In this study, we inquired whether thymus settling is selective. We found that HSC injected into the blood of unirradiated mice were unable to settle within the thymus, whereas downstream MPP and CLP both rapidly generated T lineage cells following i.v. transfer. This selectivity correlated with the expression of CCR9 by a subset of MPP and CLP but not HSC. Furthermore, CCR9 expression was important for thymus settling. We next found that Flt3 signaling was required for the generation of CCR9+ progenitors, including early lymphoid progenitors (ELP) (40). In the absence of prethymic Flt3 signaling, thymus settling by i.v. injected progenitors was impaired. We conclude that thymus settling is selective and is regulated by Flt3 signaling and consequent generation of CCR9-expressing ELP.
Materials and Methods
C57BL/6 (B6) and B6.Ly5.2 (B6.Ly5SJL) mice were purchased from the National Cancer Institute animal facility or Taconic Laboratories. Flt3l−/− mice were purchased from Taconic Laboratories, and Il7ra−/− mice were purchased from The Jackson Laboratory. Flt3−/− mice were obtained from I. Lemischka (Princeton University, Princeton, NJ). NG-BAC mice (41) were obtained from M. Nussenzweig (Rockefeller University, New York, NY) and crossed with Flt3l−/− mice. We previously generated Ccr9−/− mice (29). All mice were backcrossed at least four generations onto the B6 background. Mice used as donors or for analysis were females of 4–9 wk of age. Recipient mice were all 4.5-wk-old females. All live animal experiments were performed according to protocols approved by the Office of Regulatory Affairs of the University of Pennsylvania in accordance with guidelines set forth by the National Institutes of Health.
Cell preparations, flow cytometry, and cell sorting
BM isolated from both femurs and tibias was treated with ACK lysis buffer (Cambrex) to remove RBC. Thymocytes were prepared as a single-cell suspension. To enrich for early progenitors, CD4- and CD8-expressing thymocytes were depleted using subsaturating concentrations of anti-CD4 (GK1.5) and anti-CD8α (53.6-7), followed by removal of Ab-coated cells with magnetic beads conjugated to goat anti-rat IgG (Polysciences).
Cell preparations were stained with optimal dilutions of Ab. Abs in the lineage mixture included anti-B220 (RA3-6B2), anti-CD19 (1D3), anti-CD11b (M1/70), anti-Gr-1 (8C5), anti-CD11c (HL3), anti-NK1.1 (PK136), anti-Ter119 and anti-CD3 (2C11), anti-CD8α (53-6.7), anti-CD8β (53-5.8), anti-TCRβ (H57), and anti-TCRγ (GL-3). Additional Abs used included anti-Ly5B6 (104), anti-Ly5SJL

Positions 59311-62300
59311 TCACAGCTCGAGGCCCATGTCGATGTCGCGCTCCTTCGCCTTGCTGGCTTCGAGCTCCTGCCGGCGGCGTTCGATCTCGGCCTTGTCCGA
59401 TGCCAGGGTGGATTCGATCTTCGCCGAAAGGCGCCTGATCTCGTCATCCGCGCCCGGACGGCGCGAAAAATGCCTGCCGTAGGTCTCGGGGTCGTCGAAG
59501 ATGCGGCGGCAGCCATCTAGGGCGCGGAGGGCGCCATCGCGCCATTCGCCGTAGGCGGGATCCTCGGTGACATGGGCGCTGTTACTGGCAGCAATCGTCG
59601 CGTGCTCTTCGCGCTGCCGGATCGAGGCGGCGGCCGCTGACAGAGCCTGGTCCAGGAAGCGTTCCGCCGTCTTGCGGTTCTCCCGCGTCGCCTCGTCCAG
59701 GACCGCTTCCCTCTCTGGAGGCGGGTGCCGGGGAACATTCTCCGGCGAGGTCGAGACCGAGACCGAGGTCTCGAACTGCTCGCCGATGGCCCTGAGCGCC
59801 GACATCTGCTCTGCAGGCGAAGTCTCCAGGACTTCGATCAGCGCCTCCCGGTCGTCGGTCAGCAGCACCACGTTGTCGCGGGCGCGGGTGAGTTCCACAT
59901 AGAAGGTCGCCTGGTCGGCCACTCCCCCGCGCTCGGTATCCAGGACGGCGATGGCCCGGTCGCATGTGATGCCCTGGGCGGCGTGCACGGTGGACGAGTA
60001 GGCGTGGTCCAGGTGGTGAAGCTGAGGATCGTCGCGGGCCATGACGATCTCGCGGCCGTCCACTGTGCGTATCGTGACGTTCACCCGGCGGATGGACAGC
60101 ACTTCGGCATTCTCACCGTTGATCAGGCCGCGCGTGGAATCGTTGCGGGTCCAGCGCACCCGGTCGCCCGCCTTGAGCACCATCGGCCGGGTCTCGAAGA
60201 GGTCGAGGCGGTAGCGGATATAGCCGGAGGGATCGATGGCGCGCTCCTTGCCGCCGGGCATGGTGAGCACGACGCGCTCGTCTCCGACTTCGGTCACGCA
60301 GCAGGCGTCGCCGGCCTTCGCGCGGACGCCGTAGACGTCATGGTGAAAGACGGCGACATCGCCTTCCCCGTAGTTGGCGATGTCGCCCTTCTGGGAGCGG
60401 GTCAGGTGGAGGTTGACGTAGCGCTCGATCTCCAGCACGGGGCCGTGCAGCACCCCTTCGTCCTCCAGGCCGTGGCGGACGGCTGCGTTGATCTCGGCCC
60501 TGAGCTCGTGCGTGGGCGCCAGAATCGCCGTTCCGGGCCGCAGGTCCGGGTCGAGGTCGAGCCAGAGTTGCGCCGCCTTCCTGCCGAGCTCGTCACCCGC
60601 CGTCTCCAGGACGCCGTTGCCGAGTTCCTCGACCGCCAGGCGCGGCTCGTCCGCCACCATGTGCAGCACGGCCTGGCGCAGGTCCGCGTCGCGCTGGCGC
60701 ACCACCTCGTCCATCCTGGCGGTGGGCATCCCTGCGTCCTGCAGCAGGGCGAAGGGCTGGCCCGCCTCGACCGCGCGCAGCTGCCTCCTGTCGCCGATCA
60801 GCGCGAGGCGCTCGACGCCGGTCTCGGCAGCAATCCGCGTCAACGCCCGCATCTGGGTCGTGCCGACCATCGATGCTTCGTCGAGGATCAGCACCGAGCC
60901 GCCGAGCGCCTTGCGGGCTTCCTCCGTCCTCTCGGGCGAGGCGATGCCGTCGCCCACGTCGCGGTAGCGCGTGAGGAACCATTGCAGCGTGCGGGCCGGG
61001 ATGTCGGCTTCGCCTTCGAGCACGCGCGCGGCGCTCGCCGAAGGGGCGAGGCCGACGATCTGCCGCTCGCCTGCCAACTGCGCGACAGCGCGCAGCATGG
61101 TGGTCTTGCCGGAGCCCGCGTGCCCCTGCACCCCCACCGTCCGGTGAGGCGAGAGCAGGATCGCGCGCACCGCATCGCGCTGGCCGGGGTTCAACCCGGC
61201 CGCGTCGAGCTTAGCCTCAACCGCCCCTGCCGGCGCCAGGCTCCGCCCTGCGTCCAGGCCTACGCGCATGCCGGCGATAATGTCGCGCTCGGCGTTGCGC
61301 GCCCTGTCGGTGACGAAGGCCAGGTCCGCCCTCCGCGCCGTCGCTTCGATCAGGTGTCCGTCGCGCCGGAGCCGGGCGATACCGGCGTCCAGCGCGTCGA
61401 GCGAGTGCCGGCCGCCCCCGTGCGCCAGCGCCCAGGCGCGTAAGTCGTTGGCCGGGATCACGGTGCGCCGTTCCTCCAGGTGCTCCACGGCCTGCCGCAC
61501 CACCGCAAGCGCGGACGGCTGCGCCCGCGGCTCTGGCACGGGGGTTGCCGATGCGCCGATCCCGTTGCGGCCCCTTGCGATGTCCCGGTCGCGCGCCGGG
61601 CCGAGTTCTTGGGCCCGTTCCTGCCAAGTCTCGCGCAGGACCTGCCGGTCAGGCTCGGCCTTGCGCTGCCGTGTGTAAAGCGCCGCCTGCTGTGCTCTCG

For progenitor sorts, BM from 10 mice (6 × 108 cells) was used to collect 5 × 104 HSC, 105 MPP, and 105 CLP. Sort gates are indicated in Fig. 1⇓B. For experiments studying MPP subsets, Flt3low, Fltmed and Flt3high MPP were sorted as indicated in Fig. 7⇓A, top panel. Cells were sorted on the FACSAria (BD Biosciences) or analyzed on the LSR-II (BD Biosciences). Cell suspensions were pretreated with 4′,6′-diamidino-2-phenylindole for dead cell exclusion. Doublets were excluded using forward side scatter-height vs forward side scatter-width and side scatter-height vs side scatter-width parameters. Data were analyzed using FlowJo (Tree Star).
Intravenous and intrathymic transfers
Unfractionated BM (5 × 107 cells) or freshly sorted progenitors from B6 BM (5 × 104 cells) were injected i.v., by the retro-orbital route, into unmanipulated B6.Ly5SJL recipients. For experiments examining the effects of gamma irradiation, recipient mice were given 500 rad of irradiation 4–6 h before i.v. injection. To prevent rejection, in transfers of Ccr9−/− BM i.v. into unirradiated recipients, some recipients were treated with anti-CD4 (GK1.5), 0.5 mg i.v. at the day before BM transfer and once a week thereafter. Effective depletion of CD4 splenocytes was confirmed at the time of analysis. Equivalent chimerism between Ccr9−/− and wild-type (WT) cells in the BM of recipient mice further confirmed that rejection had not occurred. Control recipients were either administered anti-CD4 or PBS alone, with no difference in thymic or BM engraftment. Intrathymic injections were done as described previously (2). Unfractionated BM (1 × 106 cells) or freshly sorted progenitors from B6 BM (2000 cells) were injected intrathymically into unirradiated anesthetized B6.Ly5SJL recipients. The number of donor-derived CD4+CD8+ double-positive (DP) thymocytes, following i.v. or intrathymic transfers, was calculated by multiplying the total number of thymocytes with the frequency of donor DP thymocytes determined by flow cytometry. The number of donor-derived early T lineage progenitors (ETP) or CD4−CD8− double-negative (DN)3 thymocytes were determined by multiplying (total thymic cellularity) × (frequency of CD4−CD8− cells) × (frequency of ETP or DN3 within the CD4+CD8+-depleted fraction of thymocytes). To generate mixed BM chimeras, recipient mice were irradiated with 900 rad and then injected i.v. with a mixture of 1–2 × 105 Ly5B6 BM cells from WT or knockout mice and 2 × 105 B6.Ly5SJL BM cells.